On Not Revising the ALA Code of Ethics: an Alternate Proposal

By John Buschman, Library Philosophy and Practice Vol. 8, No. 2 (Spring 2006)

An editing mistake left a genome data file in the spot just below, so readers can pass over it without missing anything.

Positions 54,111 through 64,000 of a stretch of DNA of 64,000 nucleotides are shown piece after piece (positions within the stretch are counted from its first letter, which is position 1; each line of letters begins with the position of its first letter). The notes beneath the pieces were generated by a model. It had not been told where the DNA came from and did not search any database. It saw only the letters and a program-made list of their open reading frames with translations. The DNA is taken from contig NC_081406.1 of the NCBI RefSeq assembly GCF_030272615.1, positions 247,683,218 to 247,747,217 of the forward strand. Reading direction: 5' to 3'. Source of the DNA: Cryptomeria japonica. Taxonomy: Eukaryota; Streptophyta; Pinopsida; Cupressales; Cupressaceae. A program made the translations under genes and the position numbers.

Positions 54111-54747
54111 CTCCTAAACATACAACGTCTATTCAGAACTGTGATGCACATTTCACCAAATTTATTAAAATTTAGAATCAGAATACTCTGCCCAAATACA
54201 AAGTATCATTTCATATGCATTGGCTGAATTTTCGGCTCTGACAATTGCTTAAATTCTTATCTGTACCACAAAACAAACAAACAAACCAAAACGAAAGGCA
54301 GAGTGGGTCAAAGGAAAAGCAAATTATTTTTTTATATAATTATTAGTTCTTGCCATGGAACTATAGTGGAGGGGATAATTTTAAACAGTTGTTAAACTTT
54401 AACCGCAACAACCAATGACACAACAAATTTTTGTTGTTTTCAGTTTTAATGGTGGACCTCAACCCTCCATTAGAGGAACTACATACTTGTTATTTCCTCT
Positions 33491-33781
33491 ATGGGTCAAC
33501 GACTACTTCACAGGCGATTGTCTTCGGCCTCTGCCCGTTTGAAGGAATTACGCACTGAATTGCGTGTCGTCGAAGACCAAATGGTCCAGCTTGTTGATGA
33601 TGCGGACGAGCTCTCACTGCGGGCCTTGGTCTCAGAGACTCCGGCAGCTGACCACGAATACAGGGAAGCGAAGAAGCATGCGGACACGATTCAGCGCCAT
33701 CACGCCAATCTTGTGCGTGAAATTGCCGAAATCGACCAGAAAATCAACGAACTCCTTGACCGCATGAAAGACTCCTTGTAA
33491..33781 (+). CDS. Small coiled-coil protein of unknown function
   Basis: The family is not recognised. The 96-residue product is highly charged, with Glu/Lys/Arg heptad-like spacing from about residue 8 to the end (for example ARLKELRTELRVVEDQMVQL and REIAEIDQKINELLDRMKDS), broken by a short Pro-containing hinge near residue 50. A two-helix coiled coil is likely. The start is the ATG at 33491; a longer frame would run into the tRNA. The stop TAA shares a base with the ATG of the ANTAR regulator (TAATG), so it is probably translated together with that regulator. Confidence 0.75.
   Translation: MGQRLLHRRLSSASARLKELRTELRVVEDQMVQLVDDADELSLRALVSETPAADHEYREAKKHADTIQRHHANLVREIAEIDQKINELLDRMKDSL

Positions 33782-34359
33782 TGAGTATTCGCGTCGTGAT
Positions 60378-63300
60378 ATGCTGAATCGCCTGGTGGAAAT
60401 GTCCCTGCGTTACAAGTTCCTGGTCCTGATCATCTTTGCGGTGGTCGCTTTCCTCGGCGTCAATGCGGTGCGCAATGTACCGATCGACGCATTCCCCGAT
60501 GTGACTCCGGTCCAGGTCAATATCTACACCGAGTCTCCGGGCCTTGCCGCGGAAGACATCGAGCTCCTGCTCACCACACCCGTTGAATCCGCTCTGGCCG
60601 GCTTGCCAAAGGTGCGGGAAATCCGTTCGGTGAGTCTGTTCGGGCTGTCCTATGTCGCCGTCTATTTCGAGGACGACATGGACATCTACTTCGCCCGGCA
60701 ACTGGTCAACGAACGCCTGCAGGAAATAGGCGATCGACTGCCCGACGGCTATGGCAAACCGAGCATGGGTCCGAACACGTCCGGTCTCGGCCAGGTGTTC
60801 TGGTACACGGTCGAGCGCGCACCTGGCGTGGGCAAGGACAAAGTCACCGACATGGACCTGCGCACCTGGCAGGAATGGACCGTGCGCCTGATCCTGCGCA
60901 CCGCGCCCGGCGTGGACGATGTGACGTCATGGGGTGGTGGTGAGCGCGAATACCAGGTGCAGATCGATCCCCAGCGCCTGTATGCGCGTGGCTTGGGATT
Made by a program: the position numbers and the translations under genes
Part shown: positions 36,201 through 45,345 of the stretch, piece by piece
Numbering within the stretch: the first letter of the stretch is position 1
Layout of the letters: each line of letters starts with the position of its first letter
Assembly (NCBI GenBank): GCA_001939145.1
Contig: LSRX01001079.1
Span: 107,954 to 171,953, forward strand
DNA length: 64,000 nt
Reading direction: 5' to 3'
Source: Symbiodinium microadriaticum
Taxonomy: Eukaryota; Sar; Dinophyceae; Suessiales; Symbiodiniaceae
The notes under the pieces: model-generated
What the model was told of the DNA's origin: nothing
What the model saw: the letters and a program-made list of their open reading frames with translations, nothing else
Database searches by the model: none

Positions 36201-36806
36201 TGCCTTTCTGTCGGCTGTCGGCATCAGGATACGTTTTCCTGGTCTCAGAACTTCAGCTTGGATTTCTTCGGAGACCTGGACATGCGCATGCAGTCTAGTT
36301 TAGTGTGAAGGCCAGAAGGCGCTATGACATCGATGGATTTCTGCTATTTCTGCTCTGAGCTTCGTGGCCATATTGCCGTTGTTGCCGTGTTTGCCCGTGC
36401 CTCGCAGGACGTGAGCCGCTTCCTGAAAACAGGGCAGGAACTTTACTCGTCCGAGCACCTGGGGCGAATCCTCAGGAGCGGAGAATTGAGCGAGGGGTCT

The American Library Association (ALA) Committee on Professional Ethics is undertaking a several-year review of the Code of Ethics, nominally for reasons stated in various Annual Conference announcements: “Relevant or relic? Does [it] live up to the challenges of the new millennium?” “The rusty, old ALA Code of Ethics gets new scrutiny…. [It] needs rigorous revision to distinguish individual ethics from institutional protection.”1 The reality behind those simplistic statements questions is much more complicated, and I am here making the case for not revising the ALA Code of Ethics. I do so not because it is already perfect in every little way, nor because I consider it so fundamentally flawed that it should be scrapped entirely and begun again. On the contrary, if actually followed and enforced, our policies would place librarians among the ethical and intellectual leaders in the professions. There are three strong reasons not to revise the Code of Ethics and I will review each in order.

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